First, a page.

In September 2020, the EM Nevada Program completed the transfer of more than 7,200 documents and records to LM for long-term stewardship of 70 sites on the Nevada Test and Training Range, including TTR. In this photo, taken earlier this year prior to the COVID-19 pandemic, are members of the team with the EM Nevada Program and lead environmental program services contractor, Navarro Research and Engineering, who shipped records to LM. From left, Marla Libidinsky, EM Nevada Program; Alicia Tauber and Mary Page, Navarro; Pamela Bailey, EM Nevada Program; Scott Kranker, Katharine Wickham, and Patrick Matthews, Navarro; and Tiffany Gamero, EM Nevada Program.

“In partnership with the Office of Legacy Management and our lead environmental program services contractor, Navarro Research and Engineering, the EM Nevada Program is proud to have completed the transfer of these sites for safe and secure long-term stewardship,” EM Nevada Program Manager Rob Boehlecke said. “Completed in a matter of months instead of years, this major milestone supports our federal cleanup mission and shows firsthand what can be accomplished when a dedicated team works together to accomplish a goal.”

Transitioning the sites from EM to LM involved more than 100 unique actions across 10 key focus areas, including the coordination of stakeholder commitments, the transmission of more than 7,200 documents and records, and the identification and transfer of existing infrastructure, such as fences and monuments.

“We commend the EM Nevada Program for their outstanding work, and we are excited to add TTR to our portfolio of legacy sites that played a critical role in America’s nuclear history. LM is committed to the protection of human health and the environment and to transparent communication with our communities,” LM Site Manager Ken Kreie said. “We look forward to carrying on the great work at this site to ensure public and environmental safety for generations to come.”

The transfer was officially executed on Sept. 30. Navarro Research and Engineering supported EM Nevada and LM in administering the transfer process, with additional coordination from NNSA/NFO and Mission Support and Test Services, the management and operations contractor at NNSS.

Click here for more information on EM and LM work at TTR.

The Atomic Energy Commission, predecessor to DOE, began testing weapon systems, research rockets, and artillery on the Tonopah Test Range in 1956.
The Atomic Energy Commission, predecessor to DOE, began testing weapon systems, research rockets, and artillery on the Tonopah Test Range in 1956.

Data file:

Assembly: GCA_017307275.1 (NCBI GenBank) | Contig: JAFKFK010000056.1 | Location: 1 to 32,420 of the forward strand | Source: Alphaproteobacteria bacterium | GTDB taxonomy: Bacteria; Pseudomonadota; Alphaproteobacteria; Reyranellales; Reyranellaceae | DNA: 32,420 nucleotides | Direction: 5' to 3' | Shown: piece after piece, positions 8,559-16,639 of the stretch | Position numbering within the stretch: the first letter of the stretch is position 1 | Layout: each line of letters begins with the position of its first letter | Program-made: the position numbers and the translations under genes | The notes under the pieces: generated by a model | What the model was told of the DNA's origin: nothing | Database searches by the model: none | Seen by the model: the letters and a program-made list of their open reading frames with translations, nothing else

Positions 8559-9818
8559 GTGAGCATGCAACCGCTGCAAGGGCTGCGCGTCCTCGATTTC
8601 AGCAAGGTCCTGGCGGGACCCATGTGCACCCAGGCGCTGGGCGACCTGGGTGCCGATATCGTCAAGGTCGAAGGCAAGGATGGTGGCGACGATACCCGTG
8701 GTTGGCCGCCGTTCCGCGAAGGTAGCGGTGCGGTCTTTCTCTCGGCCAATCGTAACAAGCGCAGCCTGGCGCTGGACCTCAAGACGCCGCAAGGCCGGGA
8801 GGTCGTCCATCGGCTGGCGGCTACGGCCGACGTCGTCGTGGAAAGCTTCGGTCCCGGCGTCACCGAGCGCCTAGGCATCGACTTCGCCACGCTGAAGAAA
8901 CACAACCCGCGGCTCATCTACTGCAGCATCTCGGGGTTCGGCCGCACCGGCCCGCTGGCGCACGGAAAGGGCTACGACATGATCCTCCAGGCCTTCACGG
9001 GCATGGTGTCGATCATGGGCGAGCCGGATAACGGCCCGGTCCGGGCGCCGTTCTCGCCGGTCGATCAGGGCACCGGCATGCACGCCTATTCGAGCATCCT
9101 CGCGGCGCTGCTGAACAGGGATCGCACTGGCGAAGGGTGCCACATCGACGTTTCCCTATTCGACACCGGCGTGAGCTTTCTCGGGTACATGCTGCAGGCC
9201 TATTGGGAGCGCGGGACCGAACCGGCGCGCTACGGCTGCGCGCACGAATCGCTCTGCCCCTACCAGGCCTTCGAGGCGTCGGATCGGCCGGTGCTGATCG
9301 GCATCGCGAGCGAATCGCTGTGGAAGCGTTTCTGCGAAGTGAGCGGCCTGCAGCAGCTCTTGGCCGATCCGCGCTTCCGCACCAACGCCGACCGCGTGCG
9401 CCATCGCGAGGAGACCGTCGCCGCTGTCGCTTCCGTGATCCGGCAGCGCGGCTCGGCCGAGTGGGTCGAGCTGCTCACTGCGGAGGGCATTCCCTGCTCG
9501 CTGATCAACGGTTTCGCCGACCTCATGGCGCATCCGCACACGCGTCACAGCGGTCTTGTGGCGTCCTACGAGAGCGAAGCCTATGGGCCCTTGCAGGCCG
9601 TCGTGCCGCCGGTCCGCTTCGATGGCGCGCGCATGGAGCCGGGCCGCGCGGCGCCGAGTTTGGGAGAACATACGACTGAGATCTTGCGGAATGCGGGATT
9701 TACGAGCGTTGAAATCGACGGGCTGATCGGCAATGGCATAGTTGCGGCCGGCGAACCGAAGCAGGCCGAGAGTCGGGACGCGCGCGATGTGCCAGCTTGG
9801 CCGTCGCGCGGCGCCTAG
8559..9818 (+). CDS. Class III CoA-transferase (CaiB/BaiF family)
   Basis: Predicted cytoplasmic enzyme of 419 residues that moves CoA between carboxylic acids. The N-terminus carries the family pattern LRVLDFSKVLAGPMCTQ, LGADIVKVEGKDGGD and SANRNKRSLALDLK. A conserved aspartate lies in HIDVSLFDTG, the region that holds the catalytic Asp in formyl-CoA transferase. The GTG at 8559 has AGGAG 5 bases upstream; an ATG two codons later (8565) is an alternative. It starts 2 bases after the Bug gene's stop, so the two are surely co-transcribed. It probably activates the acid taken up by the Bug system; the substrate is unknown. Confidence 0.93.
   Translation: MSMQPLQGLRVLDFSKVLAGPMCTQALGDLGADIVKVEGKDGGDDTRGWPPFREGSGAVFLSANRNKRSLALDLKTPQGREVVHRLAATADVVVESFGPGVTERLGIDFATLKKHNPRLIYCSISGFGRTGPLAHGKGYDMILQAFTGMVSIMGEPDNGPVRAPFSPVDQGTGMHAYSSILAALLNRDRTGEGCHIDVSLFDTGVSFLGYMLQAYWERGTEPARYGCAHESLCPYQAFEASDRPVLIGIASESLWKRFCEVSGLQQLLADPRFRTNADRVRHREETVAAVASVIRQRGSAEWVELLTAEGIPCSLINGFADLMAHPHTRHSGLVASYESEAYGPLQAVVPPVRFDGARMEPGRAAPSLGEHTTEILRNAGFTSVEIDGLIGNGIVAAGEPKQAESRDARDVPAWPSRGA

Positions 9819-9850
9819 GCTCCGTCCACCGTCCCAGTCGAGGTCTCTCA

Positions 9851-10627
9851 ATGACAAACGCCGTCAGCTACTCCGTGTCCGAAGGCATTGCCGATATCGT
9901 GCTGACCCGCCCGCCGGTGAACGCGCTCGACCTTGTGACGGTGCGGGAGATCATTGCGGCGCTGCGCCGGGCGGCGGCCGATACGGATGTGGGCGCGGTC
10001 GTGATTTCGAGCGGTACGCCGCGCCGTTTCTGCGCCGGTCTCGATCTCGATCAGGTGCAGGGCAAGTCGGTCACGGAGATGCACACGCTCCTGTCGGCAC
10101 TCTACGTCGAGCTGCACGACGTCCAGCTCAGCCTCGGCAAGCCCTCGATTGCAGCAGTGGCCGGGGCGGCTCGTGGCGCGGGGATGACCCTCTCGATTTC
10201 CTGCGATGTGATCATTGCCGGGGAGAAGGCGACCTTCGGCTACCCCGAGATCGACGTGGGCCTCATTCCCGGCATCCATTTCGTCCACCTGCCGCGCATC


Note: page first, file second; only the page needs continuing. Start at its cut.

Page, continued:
VIRTUS in use during training

NNSS moves to enhance training capabilities with federal agencies

As the nation’s premier organization for radiological prevention and response, the Nevada National Security Site has trained more than 250,000 emergency responders. The NNSS Counterterrorism Operations Support team has worked with emergency management, emergency medical and fire services, public works, hazardous material and public health personnel from public state, local, and tribal governments. Now, the NNSS is expanding its training program capabilities with other federal agencies.

Following a 2018 fiscal year agreement with the National Guard Bureau, which administers the Army National Guard and Air National Guard, the NNSS delivered a radiological response course that incorporates Virtual Radiological Training through Ubiety Systems (VIRTUS), a mobile application platform that simulates radiological measurements. The NNSS’ foundation in radiological training will now be used for expansion into the biological and chemical fields.

“VIRTUS drives the chain of command for real decision making in line with a response,” said NNSS Global Security Principal Project Manager Xavier Miller. “What we foresee with VIRTUS is merging with the Department of Defense chemical, biological, radiological and nuclear group. That will give our current virtual training tool other capabilities beyond radiation. We see the tool being used to support realistic radiological and biological exercises in the near future.”

VIRTUS in use during training
Photos: VIRTUS in use during training.

Deployment of the pilot Biological Response Operations course has begun and will continue into next year. The NNSS is looking at training capabilities for other U.S. agencies that utilize VIRTUS.

“In the past year or so, there’s been interest from U.S. Northern Command, FBI, CIA, and Health and Human Services just in VIRTUS and Biological Response Operations,” said Miller. “This opens people’s eyes that the NNSS has more to offer than traditional radiological-nuclear response.”








NNSS biologist team one of three Presidential Award finalists

Owls studied at NNSS

Council for the Conservation of Migratory Birds presents national federal stewardship award annually

A submission by NNSS Biologists Derek Hall and Jeanette Perry—titled “Burrowing Owl and Winter Raptor Monitoring on the Nevada National Security Site”—has been named one of just three finalists for the Council for the Conservation of Migratory Birds’ Presidential Awards.

“I was aware of these awards and thought, ‘Let’s give it a shot,’” said Hall, who’s “studied everything from mosquitos to mountain lions” since joining the NNSS in 1994.